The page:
A-Rod to Benefit From Court Ruling in Quest to Buy Timberwolves

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In a ruling that will help Purple Buyer Holdings, LLC—led by Alex Rodriguez and technology entrepreneur Marc Lore—join the ownership of the Minnesota Timberwolves and Minnesota Lynx, Judge Eric Tostrud on Thursday dismissed a lawsuit seeking to halt the sale.

Orbit Sports, controlled by New Jersey real estate mogul Meyer Orbach and owner of more than 17% of the two teams, sought a restraining order in Minnesota’s federal district court. The order would have blocked majority owner Glen Taylor from proceeding with the pending $1.5 billion sale.

The key issue in the case: When would Taylor turn control of the franchises over to A-Rod and Lore?

In his ruling, Judge Tostrud emphasized that as of the first date of a potential multi-step transaction, there will be “no definitive agreement to transfer a controlling interest in the teams to Rodriguez and Lore.”

This interpretation was crucial in rejecting an argument proposed by Orbit. It insisted that, pursuant to a partnership agreement, it possesses “tag-along” rights in a sale. Under those rights, if Taylor agrees to transfer his controlling interest in the teams, Rodriguez and Lore would either have to buy out Orbit or Taylor would have the duty to do so.

Orbit insisted that the pending sale was fraudulently designed to avoid triggering this provision. If approved by the NBA, the sale would initially involve a transfer of 20% of the franchise—the sale date was June 30 but that date has passed and so will be adjusted—with Purple Buyer Holdings able to buy an additional 20% by Dec. 31, 2022, and another option to buy 8.2% from Taylor, combined with 31.8% limited partnership interests, by Dec. 31, 2023.

While Taylor, 80, would maintain his title as controlling owner in this initial phase, Rodriguez and Lore would ascend to seats on a so-called “Advisory Board.” This board would enjoy significant power over franchise decisions. Rodriguez and Lore would also be designated as “Alternate Governors” of the teams, meaning the duo would represent the teams with the NBA and WNBA. This arrangement, Orbit charged, seemed like Rodriguez and Lore would, in fact, be in charge of the team while Taylor would maintain more of a figurehead or ceremonial role.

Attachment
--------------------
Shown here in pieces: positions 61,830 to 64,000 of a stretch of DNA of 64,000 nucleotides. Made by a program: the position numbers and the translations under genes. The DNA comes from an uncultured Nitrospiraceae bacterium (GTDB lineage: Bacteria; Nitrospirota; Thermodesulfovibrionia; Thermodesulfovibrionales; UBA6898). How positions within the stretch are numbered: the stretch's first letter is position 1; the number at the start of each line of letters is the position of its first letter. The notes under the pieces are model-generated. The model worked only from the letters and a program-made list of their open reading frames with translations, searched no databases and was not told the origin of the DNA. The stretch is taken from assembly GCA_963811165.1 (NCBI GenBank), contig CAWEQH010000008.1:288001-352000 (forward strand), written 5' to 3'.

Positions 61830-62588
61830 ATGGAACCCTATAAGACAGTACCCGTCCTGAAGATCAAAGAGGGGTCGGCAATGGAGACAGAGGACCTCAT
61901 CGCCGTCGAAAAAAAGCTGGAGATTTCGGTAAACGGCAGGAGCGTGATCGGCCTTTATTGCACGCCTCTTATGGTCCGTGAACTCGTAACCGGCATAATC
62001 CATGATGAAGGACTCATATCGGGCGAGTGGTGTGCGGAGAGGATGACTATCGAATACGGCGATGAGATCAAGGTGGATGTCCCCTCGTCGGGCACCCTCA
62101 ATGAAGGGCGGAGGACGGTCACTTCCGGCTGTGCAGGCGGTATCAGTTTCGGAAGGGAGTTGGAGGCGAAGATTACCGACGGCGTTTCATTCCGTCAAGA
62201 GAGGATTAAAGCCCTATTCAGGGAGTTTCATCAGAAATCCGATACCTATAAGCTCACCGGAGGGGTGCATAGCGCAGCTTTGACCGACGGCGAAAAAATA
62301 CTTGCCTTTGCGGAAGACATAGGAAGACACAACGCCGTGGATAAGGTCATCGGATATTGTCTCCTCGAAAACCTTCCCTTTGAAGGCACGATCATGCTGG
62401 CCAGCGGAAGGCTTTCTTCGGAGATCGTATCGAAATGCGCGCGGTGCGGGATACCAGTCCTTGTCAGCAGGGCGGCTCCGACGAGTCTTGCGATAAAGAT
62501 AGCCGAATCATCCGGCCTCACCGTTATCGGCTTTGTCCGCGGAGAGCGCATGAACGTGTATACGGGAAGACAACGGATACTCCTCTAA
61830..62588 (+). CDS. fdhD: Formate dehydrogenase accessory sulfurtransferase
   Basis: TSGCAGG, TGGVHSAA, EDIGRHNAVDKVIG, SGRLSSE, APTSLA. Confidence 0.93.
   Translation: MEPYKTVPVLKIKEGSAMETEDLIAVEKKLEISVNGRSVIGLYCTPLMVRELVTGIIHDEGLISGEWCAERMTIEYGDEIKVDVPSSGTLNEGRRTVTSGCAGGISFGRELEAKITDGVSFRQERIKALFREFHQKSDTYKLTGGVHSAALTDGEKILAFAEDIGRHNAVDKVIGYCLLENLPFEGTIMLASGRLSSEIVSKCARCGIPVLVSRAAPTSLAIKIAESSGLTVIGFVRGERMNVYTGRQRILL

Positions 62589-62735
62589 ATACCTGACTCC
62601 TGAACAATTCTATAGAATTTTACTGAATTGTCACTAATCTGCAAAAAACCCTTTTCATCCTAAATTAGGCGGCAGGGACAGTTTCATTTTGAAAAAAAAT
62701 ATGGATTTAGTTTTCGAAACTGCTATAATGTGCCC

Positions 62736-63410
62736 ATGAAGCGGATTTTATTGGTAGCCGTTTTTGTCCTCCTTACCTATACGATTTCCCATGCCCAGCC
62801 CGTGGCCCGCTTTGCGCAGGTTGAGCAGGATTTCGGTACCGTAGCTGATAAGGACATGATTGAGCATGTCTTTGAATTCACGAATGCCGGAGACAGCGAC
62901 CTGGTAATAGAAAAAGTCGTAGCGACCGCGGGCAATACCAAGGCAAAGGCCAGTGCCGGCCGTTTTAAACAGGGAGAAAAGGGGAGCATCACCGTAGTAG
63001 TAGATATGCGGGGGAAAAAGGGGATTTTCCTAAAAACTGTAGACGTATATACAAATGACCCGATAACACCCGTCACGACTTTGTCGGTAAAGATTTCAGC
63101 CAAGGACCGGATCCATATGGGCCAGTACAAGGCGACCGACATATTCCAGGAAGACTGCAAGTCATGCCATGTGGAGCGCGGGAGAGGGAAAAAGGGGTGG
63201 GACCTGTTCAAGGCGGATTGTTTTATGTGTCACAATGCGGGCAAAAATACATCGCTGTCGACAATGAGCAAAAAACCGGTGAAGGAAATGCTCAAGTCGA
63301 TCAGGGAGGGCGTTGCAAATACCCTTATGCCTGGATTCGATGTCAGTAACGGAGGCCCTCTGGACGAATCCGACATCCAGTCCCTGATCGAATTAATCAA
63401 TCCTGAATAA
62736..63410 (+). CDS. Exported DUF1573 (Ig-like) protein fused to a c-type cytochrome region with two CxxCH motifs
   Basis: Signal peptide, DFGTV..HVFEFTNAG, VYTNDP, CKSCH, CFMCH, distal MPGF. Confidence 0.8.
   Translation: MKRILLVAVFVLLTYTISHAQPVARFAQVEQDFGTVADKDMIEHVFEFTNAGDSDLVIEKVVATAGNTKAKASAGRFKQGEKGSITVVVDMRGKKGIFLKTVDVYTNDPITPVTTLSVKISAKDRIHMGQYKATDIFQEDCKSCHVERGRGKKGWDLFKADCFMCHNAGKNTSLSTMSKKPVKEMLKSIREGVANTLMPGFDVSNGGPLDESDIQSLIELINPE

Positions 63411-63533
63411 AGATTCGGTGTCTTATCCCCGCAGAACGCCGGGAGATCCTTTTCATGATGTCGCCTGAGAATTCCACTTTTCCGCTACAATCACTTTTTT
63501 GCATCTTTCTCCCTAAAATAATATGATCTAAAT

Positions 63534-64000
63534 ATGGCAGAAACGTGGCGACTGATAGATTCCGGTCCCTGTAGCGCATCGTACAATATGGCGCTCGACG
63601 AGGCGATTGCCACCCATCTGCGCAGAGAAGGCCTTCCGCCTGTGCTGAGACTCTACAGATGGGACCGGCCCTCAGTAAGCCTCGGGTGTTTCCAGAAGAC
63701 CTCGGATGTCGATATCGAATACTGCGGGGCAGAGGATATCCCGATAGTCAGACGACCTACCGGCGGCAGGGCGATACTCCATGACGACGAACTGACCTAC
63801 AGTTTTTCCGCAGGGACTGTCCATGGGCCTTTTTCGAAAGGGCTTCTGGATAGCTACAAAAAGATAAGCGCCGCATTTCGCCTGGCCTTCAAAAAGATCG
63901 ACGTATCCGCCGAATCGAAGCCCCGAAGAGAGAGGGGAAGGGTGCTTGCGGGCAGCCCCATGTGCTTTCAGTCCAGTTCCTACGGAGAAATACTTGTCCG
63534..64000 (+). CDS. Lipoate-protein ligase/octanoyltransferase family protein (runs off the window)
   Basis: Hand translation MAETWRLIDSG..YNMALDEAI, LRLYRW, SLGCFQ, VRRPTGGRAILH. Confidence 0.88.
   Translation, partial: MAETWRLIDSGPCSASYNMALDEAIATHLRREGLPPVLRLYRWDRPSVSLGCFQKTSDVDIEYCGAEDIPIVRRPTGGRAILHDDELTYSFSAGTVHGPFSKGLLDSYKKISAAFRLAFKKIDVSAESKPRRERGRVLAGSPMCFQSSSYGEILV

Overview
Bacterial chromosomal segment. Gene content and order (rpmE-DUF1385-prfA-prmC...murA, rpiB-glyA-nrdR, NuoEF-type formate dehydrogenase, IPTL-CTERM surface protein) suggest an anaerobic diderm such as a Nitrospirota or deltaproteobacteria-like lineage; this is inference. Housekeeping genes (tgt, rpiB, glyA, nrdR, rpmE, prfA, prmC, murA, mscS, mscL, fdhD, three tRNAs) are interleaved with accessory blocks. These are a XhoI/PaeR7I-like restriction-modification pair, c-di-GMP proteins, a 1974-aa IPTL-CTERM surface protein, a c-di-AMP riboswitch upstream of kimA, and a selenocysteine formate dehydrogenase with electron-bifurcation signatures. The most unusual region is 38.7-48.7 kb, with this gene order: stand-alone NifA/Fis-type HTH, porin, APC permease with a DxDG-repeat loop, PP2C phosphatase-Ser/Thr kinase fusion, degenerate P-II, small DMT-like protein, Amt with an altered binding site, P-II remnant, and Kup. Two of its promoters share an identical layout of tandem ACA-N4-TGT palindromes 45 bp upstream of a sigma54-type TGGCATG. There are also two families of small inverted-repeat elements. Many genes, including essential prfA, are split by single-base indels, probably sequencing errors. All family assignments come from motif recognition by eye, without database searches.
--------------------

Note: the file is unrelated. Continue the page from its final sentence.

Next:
Judge Tostrud disagreed. He concluded that, under the actual wording of the relevant contracts, there is no control sale. He also rejected any claim of bad faith.

“Nothing in the partnership agreement,” the judge underscored, “prohibits what the defendants have done.” To that end, he stressed, Rodriguez and Lore “will not purchase—and [Taylor] will not relinquish—any general-partnership interests at the June 30 closing.” Instead, the duo will obtain “an option to acquire all of the general-partnership interests at a later date.” A staggered purchase is a lawful approach, the judge reasoned, to selling a business.

Judge Tostrud also distinguished unethical conduct and bad faith from the ordinary legal right of Taylor to “structure the transaction to favor” his own interests. Taylor’s approach “may delay Orbit’s ability to sell” but doing so “does not amount to bad faith.”

The fact that Rodriguez and Lore would become alternate governors also seemed like a distinction without a difference to the judge. Quoting from an affidavit submitted by NBA senior VP and assistant general counsel Joe Maczko, the opinion notes that “appointment as an Alternate Governor does not provide the appointee with any control rights with respect to a team.”

Lastly, Judge Tostrud’s 37-page opinion makes several references to the tentative nature of the proposed sale. Under the NBA’s constitution, at least three-quarters of majority owners must approve a sale. Maczko’s affidavit also indicated that the league “is in the process of reviewing” the proposed transaction. From start to finish, sales of NBA teams can take months to complete due to thorough analyses of financial records and background checks. It’s also worth noting that Rodriguez and Lore might decline to expand their ownership interests; they would receive options, not a duty, to buy more of the teams.

Orbit can appeal the ruling, but for now, A-Rod is one step closer to becoming an NBA owner.

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